Webster is a town in Worcester County, Massachusetts, United States. The population was 16,415 at the 2000 census. Webster is also home to the Commerce Insurance Company (CIC) with its headquarters located on 211 Main Street.
For geographic and demographic information on the census-designated place Webster, please see the article Webster (CDP), Massachusetts.
Webster was first settled in 1713 and was officially incorporated on March 6
. The area forming the town had previously been divided among the town of Dudley
, the town of Oxford
and an unincorporated gore
. The primary founder was celebrated manufacturer Samuel Slater
, who came to the area after his celebrated activities in Pawtucket
, Rhode Island
and founded what is now called Cranston Print Works
. He named the town after his friend Daniel Webster
. Slater spent his last years in Webster and died and is buried there in Mount Zion Cemetery.
According to the United States Census Bureau
, the town has a total area of 14.5 square miles
), of which, 12.5 square miles (32.3 km²) of it is land and 2.0 square miles (5.3 km²) of it (14.10%) is water.
The town is bounded on the north by Oxford; on the east by Douglas; on the south by Thompson, Connecticut, and on the west by Dudley, with which it is most closely tied culturally and politically.
The town is known for incorporating many Polish-American
immigrants. Persons of Polish descent may constitute as much a third of the town's population. St. Joseph Basilica
, the oldest Polish-American Catholic
parish church in New England, is located in Webster.
As of the census of 2000, there were 16,415 people, 6,905 households, and 4,274 families residing in the town. The population density was 1,314.2 people per square mile (507.4/km²). There were 7,554 housing units at an average density of 604.8/sq mi (233.5/km²). The racial makeup of the town was 94.82% White (92.9% if non-Hispanic whites are counted), 1.11% Black or African American, 0.34% Native American, 0.95% Asian, 1.49% from other races, and 1.29% from two or more races. Hispanic or Latino of any race were 3.95% of the population. About 60% of the Latinos were Puerto Ricans.
There were 6,905 households out of which 28.2% had children under the age of 18 living with them, 45.4% were married couples living together, 11.8% had a female householder with no husband present, and 38.1% were non-families. 31.7% of all households were made up of individuals and 13.5% had someone living alone who was 65 years of age or older. The average household size was 2.34 and the average family size was 2.94.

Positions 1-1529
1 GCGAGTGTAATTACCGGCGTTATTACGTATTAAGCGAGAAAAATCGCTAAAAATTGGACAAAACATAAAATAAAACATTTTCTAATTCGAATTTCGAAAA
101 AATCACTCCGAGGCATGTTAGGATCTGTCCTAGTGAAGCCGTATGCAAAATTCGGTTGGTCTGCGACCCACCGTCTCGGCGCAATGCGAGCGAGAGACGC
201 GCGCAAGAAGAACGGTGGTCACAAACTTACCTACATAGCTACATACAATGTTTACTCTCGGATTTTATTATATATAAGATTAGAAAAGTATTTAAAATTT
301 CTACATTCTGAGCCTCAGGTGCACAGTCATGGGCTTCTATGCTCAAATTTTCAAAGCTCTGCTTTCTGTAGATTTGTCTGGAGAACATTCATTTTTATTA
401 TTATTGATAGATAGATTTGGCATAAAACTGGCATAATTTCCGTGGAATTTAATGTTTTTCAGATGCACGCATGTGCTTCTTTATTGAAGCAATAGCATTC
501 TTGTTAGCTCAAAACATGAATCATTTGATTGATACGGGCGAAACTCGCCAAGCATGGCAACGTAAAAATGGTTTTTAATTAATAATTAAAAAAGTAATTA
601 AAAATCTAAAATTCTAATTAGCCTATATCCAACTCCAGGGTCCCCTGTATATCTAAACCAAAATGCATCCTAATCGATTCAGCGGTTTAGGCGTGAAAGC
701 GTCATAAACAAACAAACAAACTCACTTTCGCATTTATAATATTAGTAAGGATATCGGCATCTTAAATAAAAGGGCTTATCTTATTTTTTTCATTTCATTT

In the town the population was spread out with 23.2% under the age of 18, 7.4% from 18 to 24, 30.6% from 25 to 44, 22.2% from 45 to 64, and 16.7% who were 65 years of age or older. The median age was 38 years. For every 100 females there were 92.8 males. For every 100 females age 18 and over, there were 88.9 males.
The median income for a household in the town was $38,169, and the median income for a family was $48,898. Males had a median income of $37,863 versus $26,912 for females. The per capita income for the town was $20,410. About 8.1% of families and 11.0% of the population were below the poverty line, including 12.7% of those under age 18 and 14.5% of those age 65 or over.
Public schools in Webster include Park Avenue School (grades K-3), Webster Middle School (grades 4-6), and Bartlett High School (grades 7-12). Webster Middle School opened in 2005, replacing the former Anthony J. Sitkowski Middle School
, now a vacant building attached to Town Hall.
Three of Webster's Catholic churches also support elementary schools: St. Anne's, St. Joseph's and St. Louis schools.
, a state-recognized Nipmuc Indian reservation
, is located within the town. There are over 500 tribe members officially recognized by the Commonwealth of Massachusetts
, but they are not recognized as a tribal government by the Bureau of Indian Affairs
The town is home to Lake Chaubunagungamaug
, also known as "Webster Lake", a body of water with a surface area of 1,442 acres (5.83 km²). Lake Chargoggagoggmanchauggagoggchaubunagungamaugg, a 45-letter alternative name for this body of water, is often cited as the longest place name
in the United States
and one of the longest in the world. Today, "Webster Lake" may be the name most used, but some residents of Webster take pride in reeling off the longer versions.